Business rental rates seen rising in 2008

Where is downtown Bellevue headed in 2008?

Where is downtown Bellevue headed in 2008?

“To take a look at where we’re going it’s important to take a quick look back at 2007, a year of enormous change and three record setting deals,” said Gary Guenther, a senior vice president and principal for GVA Kidder Mathews in Bellevue who specializes in representing tenants, landlords and investors in complex lease and sale negotiations.

Guenther was speaking at the kick-off of a three-part series examining growth trends in downtown Bellevue put on by the Bellevue Downtown Association.

“There are two new sheriffs in town and they’re the major reasons why rental rates have increased as much as 30 to 40 percent since this time last year,” Guenther added, referring to Archon Group and Beacon Capital- two class ‘A’ landlords. “Between these two landlords, they control approximately 6 million square feet of Eastside office space and that includes 55 percent of downtown Bellevue.”

According to Guenther, because of the steep costs of the buildings that Archon Group and Beacon Capital purchased, they will have to quickly and aggressively raise rental rates and cut expenses. But, by consuming the majority of the market, the two companies are able to dictate where the market is at and the other landlords will follow suit and raise rental rates accordingly, he said.

GVA Kidder Mathews projects rental rates to increase through 2010 in Bellevue and vacancy rates for class ‘A’ offices to stay relatively low.

A second major factor impacting Bellevue’s commercial real-estate market is the ever looming presence of the “big boys,” Guenther said, specifically Microsoft and their tech friends and foes.

“This time last year it looked like we were in danger of having a massive over-supply of new construction and then Microsoft stepped up in a big way by committing to 1.3 million square feet of office space in Bellevue with Schnitzer Northwest LLC,” Guenther said, of the deal involving the leasing of office space at The Bravern Office Commons and Advanta Office Commons.

In addition to Microsoft, there’s Google with a large deal in Kirkland, Expedia with roughly 350,000 square feet in Tower 333, Yahoo with 120,000 square feet on 112th and 12th and RIM, the company that makes the Blackberry, committed to 45,000 square feet of the I-90 corridor.

“Moving into 2008 we don’t predict these types of large scale deals happening, but to give you an idea of current demand, right now we’re tracking over 2 million square feet of Eastside office tenants and that includes four tenants over 100,000 square feet, 10 tenants over 50,000 square feet, 21 from 25,000 to 50,000 square feet and a couple dozen others from 10,000 to 20,000 square feet,” Guenther added. “And none of these tenants start with Micro or end with Soft.”

Even though he joked about the tech-company, Guenther admitted that there’s no question that Microsoft is the engine that drives the Eastside office market and the question moving into 2008 is whether they have their foot on the gas or on the brake.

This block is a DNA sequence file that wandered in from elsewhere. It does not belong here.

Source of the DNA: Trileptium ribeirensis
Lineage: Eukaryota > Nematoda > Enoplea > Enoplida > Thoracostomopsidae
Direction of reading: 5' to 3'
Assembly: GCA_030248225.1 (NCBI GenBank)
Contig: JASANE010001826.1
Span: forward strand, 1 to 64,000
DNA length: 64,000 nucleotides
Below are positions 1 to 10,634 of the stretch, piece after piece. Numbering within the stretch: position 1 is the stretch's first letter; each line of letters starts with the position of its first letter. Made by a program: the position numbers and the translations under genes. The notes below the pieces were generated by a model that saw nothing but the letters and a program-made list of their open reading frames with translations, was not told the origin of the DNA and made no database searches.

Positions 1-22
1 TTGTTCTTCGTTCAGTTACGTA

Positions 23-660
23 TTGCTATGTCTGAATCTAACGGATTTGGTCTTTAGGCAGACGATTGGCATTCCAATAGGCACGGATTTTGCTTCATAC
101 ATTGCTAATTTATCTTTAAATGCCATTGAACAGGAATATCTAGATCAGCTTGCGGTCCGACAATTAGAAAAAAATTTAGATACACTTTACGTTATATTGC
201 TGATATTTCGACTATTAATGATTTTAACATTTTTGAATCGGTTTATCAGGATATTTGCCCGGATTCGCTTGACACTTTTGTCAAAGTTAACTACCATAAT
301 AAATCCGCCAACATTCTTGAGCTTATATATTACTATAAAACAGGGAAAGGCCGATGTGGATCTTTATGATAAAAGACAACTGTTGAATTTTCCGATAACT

Historically the lifeblood of the Bellevue office market has been the 5,000- to 25,000-square-foot space catering to the small- to medium-size company. Guenther pointed to a number of spaces from 5,000- to 25,000-square-feet that have quietly come back on the market. In many cases the office spaces are fully furnished, have phone systems in place and are good choices for the tenants if the timing is right.

Downtown Bellevue has approximately 1.8 to 2 million square feet of office space under construction with 60 percent of that space already pre-leased. GVA Kidder Mathews projects that downtown Bellevue’s development will continue to be in high demand and in the case of Microsoft and Expedia they are showing that the vertical campus model works.

When looking at locations in the downtown area, tenants are taking into consideration the retail amenities that it provides and are beginning to view it as an important employee recruiting tool.

“These new buildings are expensive to build so we’re talking $50 dollars per square foot for tenants,” Guenther said.

Guenther doesn’t see a lot of small to medium business jumping into these new buildings.

“It’s going to be the larger national companies that have the budget and the ability to put the money into their facilities,” Guenther said.

GVA Kidder Mathews forecasts that rental rates most likely will stay flat through the first half of this year and notch at least a 3 percent increase by this time next year, subject to the economy and demand. Vacancy rates should stay in the 6 percent to 9 percent range subject to the City Center Plaza and what happens with demand. The company also is anticipating at least one large project will be moving forward by the end of 2008.

“There’s a lot of talk about the national economy, but I think we’re in pretty good shape in Bellevue from an office standpoint,” Guenther explained.

Lindsay Larin can be reached at llarin@reporternewspapers.com or 425-453-4602.


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